If we were taught just how much the UK was shaped by its colonies, the shared history would unite rather than divide us
Sat 6 Jul 2019
These days we’ve become wearily accustomed to depictions of Brexit Britain as oppressed by a villainously imperial Europe. Annexed “without permission”, Nigel Farage claimed melodramatically, defending Brexit party MEPs against charges of “disrespecting” the European Parliament. In a particularly far-fetched comparison, Ann Widdecombe MEP has compared Brexit with the resistance of “slaves against their owners” and “colonies against empires”. Prime ministerial frontrunner Boris Johnson too has spoken of Britain’s supposed “colony status” in the EU though, with a familiar double standard, he also believes that it would be good if Britain was still “in charge” of Africa.
These bizarre comparisons can be made and go unchallenged because the stark fact remains that most Britons know very little about the history of the empire itself, still less the way in which its long afterlife profoundly shapes both Britain and the wider world today.
Teach British tourists the truth about empire – they can take it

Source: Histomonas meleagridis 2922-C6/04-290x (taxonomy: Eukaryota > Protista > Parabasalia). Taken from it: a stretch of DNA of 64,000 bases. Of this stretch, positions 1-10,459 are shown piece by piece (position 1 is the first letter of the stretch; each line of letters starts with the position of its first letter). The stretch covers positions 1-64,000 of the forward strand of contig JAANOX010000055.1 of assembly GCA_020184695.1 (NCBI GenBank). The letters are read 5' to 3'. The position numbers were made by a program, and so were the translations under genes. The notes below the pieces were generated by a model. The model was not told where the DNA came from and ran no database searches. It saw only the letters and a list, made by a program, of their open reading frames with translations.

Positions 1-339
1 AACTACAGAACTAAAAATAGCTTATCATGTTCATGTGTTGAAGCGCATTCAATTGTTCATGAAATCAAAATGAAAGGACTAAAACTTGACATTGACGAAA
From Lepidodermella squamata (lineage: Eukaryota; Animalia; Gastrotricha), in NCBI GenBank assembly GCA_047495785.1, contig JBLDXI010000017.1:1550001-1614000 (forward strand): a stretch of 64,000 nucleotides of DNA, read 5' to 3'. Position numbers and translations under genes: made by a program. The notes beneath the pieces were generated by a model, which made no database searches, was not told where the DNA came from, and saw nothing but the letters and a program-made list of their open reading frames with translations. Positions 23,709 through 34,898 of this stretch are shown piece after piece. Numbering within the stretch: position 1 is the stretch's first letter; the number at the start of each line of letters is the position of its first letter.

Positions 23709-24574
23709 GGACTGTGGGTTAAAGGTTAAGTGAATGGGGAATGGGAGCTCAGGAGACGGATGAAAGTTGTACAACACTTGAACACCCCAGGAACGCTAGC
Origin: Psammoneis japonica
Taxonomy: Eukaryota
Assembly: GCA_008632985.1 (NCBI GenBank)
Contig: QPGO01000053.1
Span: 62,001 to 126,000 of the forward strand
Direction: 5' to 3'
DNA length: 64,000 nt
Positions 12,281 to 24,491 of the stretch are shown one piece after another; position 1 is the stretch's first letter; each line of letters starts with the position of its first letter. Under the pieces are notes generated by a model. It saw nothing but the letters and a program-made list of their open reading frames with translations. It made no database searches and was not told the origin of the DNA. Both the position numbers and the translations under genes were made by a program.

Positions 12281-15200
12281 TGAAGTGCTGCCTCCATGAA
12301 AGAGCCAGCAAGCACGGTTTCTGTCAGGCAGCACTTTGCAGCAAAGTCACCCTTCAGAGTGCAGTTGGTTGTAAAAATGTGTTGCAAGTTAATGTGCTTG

This great amnesia or “shocking lack of understanding” has led a respected race equality thinktank, the Runnymede Trust, to call this week for the teaching of the intertwined histories of empire and migration to be made compulsory in secondary schools. Migration and empire are “not marginal events”, its report rightly notes, but “central to our national story”.
Most students would welcome this move. Mine often tell me, regretfully, how little they were taught about the empire at school or, when it was addressed at all, how selectively. They want to know more and to know the truth. While some Conservative politicians, such as former schools secretary Michael Gove, have also stressed the need to teach the British empire, their preference is for mythology over history, a drums-and-trumpet “island story” in which Britannia munificently scattered “British values” across the globe like so much imperial confetti. The enormous scale of resistance to empire and the terrifying bloodshed it took to quell that resistance are either hidden or deliberately played down.
My new book, Insurgent Empire, shows how this resistance and repression influenced another strand of British history few Britons know anything about – criticism of empire and colonialism within Britain itself over centuries. There is much to be proud of here, especially those clear-sighted Britons who refused mythmaking and insisted on solidarity with those at the receiving end of exploitation and dispossession, whatever their skin colour.